You are currently viewing Hyundai Announces Halt At South Korean Plan Due To Chip Shortages

Hyundai Announces Halt At South Korean Plan Due To Chip Shortages

  • Post author:
  • Post category:Uncategorized
  • Post comments:0 Comments

Hyundai has announced that it plans to temporarily suspend production at its Ulsan plant in South Korea due to chip and component shortages. The South Korean company will suspend production from 7th April 2021 to 14th April 2021.


“We are closely monitoring the situation to take prompt and necessary measures and optimize production in line with the supply conditions,” Hyundai said in a statement.


Hyundai explained that the chip shortages affect front view camera systems for Kona sport utility vehicles (SUV). It also says the issue affects the power electric modules for the IONIQ 5.

Also read:
– Facebook, Uber And Microsoft Will Soon Be Going Back To Their Offices
– See Leaked Images Of The Coming Samsung Tab A7 Lite
– Sony Adds More Free To Own Games To Its Play At Home Initiative

Hyundai had not been affected by the chip shortage initially because of the huge stockpile it had, unlike many other global manufacturers hurt by the issue.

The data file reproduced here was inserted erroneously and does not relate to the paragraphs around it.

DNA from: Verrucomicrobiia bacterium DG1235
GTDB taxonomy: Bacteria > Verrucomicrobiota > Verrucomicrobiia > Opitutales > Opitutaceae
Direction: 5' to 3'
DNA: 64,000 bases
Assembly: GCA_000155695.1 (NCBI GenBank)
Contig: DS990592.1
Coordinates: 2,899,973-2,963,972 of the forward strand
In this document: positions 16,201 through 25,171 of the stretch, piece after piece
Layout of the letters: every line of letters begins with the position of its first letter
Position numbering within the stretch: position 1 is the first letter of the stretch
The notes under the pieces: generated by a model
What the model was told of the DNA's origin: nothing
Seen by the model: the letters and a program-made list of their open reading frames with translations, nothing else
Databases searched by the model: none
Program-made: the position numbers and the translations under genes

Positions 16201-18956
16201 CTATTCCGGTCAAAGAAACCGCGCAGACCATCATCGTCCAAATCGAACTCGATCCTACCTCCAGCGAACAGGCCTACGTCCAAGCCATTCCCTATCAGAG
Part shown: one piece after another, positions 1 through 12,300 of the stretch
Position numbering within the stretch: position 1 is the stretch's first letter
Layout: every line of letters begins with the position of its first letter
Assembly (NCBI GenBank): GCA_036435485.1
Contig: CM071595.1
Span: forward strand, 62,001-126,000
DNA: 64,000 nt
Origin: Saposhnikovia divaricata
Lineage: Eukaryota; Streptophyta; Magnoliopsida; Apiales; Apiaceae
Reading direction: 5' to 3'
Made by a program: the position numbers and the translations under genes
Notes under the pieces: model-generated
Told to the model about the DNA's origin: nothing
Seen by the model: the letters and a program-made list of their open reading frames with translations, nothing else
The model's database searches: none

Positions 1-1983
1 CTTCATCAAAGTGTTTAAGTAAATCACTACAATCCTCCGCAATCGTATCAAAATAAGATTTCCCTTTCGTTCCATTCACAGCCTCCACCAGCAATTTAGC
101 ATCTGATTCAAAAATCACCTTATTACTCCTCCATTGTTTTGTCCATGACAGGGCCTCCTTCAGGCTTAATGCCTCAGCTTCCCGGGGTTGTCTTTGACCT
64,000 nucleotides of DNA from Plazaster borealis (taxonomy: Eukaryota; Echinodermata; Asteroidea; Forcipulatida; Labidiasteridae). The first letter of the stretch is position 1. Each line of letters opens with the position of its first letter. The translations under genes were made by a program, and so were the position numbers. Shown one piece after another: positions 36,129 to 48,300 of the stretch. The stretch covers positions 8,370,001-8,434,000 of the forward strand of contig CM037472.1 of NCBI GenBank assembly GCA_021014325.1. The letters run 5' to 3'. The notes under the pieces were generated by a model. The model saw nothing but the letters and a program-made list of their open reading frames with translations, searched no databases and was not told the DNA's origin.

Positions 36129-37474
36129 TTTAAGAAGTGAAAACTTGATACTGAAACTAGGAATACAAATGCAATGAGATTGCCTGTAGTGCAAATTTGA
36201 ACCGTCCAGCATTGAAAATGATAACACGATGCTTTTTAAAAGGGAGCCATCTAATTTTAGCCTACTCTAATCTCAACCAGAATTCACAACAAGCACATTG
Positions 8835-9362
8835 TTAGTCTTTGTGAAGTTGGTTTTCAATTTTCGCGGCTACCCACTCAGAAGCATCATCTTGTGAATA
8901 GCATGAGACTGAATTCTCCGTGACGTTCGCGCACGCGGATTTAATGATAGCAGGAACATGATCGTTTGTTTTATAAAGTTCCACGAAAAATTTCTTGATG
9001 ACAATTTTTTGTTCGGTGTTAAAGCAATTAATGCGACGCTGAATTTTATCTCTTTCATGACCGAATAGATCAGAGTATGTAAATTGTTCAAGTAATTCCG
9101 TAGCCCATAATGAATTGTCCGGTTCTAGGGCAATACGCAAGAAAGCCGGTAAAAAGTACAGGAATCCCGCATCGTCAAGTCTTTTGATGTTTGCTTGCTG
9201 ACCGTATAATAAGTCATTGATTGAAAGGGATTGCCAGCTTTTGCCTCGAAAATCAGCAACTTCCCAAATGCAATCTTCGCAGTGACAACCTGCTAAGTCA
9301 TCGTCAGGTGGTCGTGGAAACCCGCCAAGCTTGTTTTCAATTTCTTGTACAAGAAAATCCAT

NIO, Honda, and General Motors had recently revealed plans to suspend manufacturing because of the scarcity of chips and components they require to work. Both Honda and General Motors had announced earlier this week that they would continue to suspend production at their plants in North America for the coming weeks.


Ford and Volvo also announced that the semi-conductor shortage was going to have an impact on its productivity. The company announced that the shortage would have a “substantial” impact on its second-quarter earnings. It also announced it would implement stop days across its truck manufacturing sites globally starting in April 2021.


Covid-19 shutdowns affecting chip productions, the booming demand for laptops and tablets; due to increased reliance on working from home, and US sanctions against Chinese tech companies had sparked a global shortage of chips affecting both electronic and manufacturing sectors in December 2020.


Initially, the shortage had primarily affected just the auto industry. However, it widened to affect a range of consumer electronics, including smartphones.



For your daily dose of tech, lifestyle, and trending content, make sure to follow Plat4om on Twitter @Plat4omLive; on Instagram @Plat4om; on LinkedIn at Plat4om; and on Facebook at Plat4om. You can also email us at and join our channel on Telegram at Plat4om. Finally, don’t forget to subscribe to our YouTube channel HERE.

Leave a Reply